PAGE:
You can call me a snob if you like, or roll your eyes when I correct your grammar or punctuation. I don’t care. It’s intrinsic for me to flinch when it appears that someone has forgotten elementary-school English. Having already expressed my views on commonly confused words and misplaced commas, I’ve started to notice two other areas where people can struggle in getting things just right — apostrophes and exclamation points. In my opinion, both tend to be overused primarily because of a lack of understanding of their actual intent.
Apostrophes and possession
There are two basic scenarios where an apostrophe is used. The first is when you want to show possession, and the second is when you’re using a contraction. Putting aside situations where the wrong word is used — your vs you’re, etc. — I feel as if the average person has the combination of contraction + apostrophe down. Complications can arise when you get into the possessive use of an apostrophe.
One very specific example comes to mind when I think about the possessive. I see it most often on Facebook, not necessarily within content marketing, but it’s worth noting. Think about when you refer to your family on social media, as a group, you say something like, The Gregorys are headed to the beach this weekend. That’s how it should look. You’re talking about your collective family unit, so the word should be plural. This, however, is how it often looks, The Gregory’s are headed to the beach this weekend. The family doesn’t own the beach; there’s nothing possessive in this sentence, but for some reason people tend to get uncomfortable at the sight of their last name as simply plural. The compulsion to add in the apostrophe is strong.
This error rears its ugly head on invitations as well, when the, Brown’s invite you to join them in celebrating Katy’s third birthday instead of the Browns. I cringe. It’s important to really inspect your sentence and make sure the word you’re adding the ’s’ to is possessing another word in the sentence. If not, chances are you just want to make that word plural and leave off the apostrophe.
’s and s’s are both right
The other part of the possessive that, for me, is like the battle over using an Oxford comma, is whether you add an apostrophe after an already-present ’s’ or not. Take the sentence, James’ bedroom is on the top floor of the house. For me, with the ’s’ already part of the singular version of the name, I just add on the apostrophe. It’s correct. However, it’s also correct to write the sentence like this, James’s bedroom is on the top floor. I personally feel like it’s a waste to add in a letter you don’t actually need (which goes contrary to my perchance for the Oxford comma.) Both ways are correct, yet my s’ is often “corrected” to s’s. It has been a practice in patience for me to accept that both ways work, and whichever the client prefers is what should remain in the final copy. It’s also just good to know.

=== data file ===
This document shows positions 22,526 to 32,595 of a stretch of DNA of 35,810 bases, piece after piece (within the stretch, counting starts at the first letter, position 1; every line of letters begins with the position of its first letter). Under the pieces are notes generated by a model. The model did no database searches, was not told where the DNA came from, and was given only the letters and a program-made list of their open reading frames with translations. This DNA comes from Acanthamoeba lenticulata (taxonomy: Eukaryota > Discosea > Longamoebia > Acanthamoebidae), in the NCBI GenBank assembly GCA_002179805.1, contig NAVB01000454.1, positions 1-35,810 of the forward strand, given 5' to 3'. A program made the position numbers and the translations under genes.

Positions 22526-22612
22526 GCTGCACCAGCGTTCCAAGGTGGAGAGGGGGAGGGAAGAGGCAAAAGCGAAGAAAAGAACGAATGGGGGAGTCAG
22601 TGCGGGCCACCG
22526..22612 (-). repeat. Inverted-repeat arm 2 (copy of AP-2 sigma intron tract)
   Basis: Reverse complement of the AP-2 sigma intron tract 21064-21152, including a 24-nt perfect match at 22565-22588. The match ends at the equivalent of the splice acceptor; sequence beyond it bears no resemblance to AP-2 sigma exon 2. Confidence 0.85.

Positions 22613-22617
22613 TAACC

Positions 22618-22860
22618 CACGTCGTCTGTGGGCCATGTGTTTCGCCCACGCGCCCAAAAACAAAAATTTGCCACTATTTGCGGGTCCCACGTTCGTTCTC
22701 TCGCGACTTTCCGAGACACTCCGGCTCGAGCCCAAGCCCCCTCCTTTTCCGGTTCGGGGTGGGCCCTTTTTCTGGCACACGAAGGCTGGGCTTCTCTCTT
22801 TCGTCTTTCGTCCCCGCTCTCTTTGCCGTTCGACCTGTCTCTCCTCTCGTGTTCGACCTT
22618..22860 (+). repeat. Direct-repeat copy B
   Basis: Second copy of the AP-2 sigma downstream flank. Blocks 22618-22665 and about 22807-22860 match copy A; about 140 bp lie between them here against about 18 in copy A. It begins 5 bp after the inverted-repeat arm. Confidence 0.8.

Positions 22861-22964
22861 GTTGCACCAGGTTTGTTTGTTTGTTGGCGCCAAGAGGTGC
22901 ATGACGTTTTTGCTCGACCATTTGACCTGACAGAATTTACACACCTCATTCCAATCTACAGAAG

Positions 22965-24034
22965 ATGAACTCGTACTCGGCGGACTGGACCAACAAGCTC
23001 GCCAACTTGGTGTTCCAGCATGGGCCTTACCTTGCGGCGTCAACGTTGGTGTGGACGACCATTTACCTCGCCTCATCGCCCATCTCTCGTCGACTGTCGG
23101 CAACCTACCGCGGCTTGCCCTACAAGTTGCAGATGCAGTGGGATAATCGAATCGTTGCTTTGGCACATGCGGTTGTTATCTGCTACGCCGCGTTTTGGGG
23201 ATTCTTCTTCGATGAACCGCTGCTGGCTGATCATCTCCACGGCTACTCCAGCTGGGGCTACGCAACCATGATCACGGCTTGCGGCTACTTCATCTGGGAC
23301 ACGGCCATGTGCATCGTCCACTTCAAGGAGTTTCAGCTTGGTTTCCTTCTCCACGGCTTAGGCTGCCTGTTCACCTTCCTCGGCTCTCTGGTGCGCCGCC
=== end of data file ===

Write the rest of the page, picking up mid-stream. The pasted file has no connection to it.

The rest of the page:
Stop yelling at me!
Then we get to the other common piece of a sentence that I often find misused by overuse — the exclamation point. It’s a pretty piece of punctuation, meant to show excitement, surprise, astonishment, or any other strong emotion. It’s an attention-grabber but it is also associated with an increase in volume. I like to think of it, honestly, as yelling in print. If I read a piece of content out loud, where I see exclamation points, I automatically get louder, but is that really what you want?
There is a time and place for all of that emotion, but if you think about how normal conversations go, you’re not raising your voice for emphasis very often. Consider using exclamation points in moderation, maybe no more than two per page of content if that many. Over use, and they lose their impact. It’s also exhausting to have to inject that much energy into consuming a piece of content. I spend quite a lot of time removing exclamation points from marketing content, specifically emails going out to large audience. It’s great that my client is excited, but that many ! ! ! ! is overwhelming.
Knowing the rules is half the battle
Now I’m not perfect. I can’t remember a time when I’ve turned in a first draft of content and been told it’s perfect. I get assignments back with commas added in that I forgot, missing apostrophes, or other basic mistakes highlighted to fix. When that happens, I fix them, make a note of my error, and try my hardest not to do it again.
Nobody gets it right all of the time. The trick is to constantly check in with grammar and punctuation; see what has changed or what you might have forgotten in order to be the best content creator you can be.